Cardiovascular magnetic resonance (CMR) is the current gold standard for imaging cardiac anatomy, function, and advanced myocardial tissue characterization. After cine, late gadolinium enhancement (LGE), and perfusion imaging, parametric mapping is widely regarded as the 4th era of myocardial CMR development. In contrast to conventional CMR tissue characterization techniques, which rely on relative variations in image intensities to highlight abnormal tissues, parametric mapping provides direct visualization of tissue MR properties such as T1, T2 and T2* in absolute denominations (e.g. in milliseconds). Presentation as pixel-wise parametric maps adds spatial information for a more complete assessment of the myocardium. Advantages of parametric mapping include direct, quantitative comparisons inter- and within-individuals, as well as detection of diffuse disease not evident on conventional CMR imaging, without the need for contrast agents. CMR parametric mapping methods have matured over the past decade into clinical tools, demonstrating not only clinical utility but added value in a wide range of cardiac diseases. They are particularly useful for the evaluation of acute myocardial injury, suspected infiltration and heart failure of unclear etiology. This review discusses the background of parametric mapping, particularly T1-, T2- and ECV-mapping, general magnetic resonance physics principles, clinical applications (including imaging protocols, image analysis and reporting guidelines), current challenges and future directions. CMR parametric mapping is increasingly available on routine clinical scanners, and promises to deliver advanced myocardial tissue characterization beyond conventional CMR techniques, ultimately helping clinicians to benefit patients in their clinical management.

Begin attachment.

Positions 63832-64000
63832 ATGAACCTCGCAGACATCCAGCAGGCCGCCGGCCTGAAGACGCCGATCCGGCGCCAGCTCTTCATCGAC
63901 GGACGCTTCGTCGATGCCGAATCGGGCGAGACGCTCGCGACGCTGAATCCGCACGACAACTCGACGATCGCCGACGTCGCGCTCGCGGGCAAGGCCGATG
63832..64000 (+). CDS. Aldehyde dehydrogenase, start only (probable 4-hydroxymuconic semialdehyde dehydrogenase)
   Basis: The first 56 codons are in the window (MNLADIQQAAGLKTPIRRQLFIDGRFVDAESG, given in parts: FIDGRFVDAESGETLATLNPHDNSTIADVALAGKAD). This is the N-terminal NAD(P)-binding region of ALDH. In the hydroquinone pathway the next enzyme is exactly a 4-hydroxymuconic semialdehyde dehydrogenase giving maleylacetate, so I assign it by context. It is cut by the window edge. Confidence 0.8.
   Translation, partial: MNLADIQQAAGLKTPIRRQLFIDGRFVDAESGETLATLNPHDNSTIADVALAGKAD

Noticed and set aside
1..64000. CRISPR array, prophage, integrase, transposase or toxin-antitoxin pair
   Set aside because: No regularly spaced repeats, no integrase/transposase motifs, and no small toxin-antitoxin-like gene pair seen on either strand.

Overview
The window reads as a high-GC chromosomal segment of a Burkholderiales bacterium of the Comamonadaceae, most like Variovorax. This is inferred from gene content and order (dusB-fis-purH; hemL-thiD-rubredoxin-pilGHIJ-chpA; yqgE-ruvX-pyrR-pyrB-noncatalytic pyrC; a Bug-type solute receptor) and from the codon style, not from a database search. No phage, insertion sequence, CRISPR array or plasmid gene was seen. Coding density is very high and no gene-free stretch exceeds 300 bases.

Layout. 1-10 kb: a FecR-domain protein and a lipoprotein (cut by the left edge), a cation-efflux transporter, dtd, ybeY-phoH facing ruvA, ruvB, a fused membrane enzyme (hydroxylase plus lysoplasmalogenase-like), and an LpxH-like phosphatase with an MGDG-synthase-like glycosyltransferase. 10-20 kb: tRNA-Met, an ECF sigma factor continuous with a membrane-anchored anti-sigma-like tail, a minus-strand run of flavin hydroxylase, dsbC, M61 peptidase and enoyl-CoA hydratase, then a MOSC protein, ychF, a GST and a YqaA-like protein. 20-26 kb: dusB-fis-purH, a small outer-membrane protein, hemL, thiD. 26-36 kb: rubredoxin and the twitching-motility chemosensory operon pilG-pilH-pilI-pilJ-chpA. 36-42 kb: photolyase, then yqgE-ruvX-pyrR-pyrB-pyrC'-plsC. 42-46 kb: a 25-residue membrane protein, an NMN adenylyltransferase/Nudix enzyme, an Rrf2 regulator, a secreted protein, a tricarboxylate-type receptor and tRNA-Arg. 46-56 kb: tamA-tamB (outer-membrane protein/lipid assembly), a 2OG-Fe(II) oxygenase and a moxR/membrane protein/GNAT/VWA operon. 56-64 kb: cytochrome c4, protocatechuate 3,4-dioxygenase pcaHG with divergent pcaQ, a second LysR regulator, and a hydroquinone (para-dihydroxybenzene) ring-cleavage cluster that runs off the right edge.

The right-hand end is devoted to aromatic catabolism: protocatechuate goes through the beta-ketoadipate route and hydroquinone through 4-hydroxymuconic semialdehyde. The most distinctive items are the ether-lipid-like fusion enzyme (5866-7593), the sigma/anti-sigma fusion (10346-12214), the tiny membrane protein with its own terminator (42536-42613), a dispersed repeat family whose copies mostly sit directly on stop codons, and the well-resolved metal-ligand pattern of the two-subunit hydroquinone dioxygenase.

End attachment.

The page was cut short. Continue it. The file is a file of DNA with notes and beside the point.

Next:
Korean Circ J
658 - 676
Cardiovascular magnetic resonance, Myocardial tissue characterization, Parametric mapping, T1-mapping, T2-mapping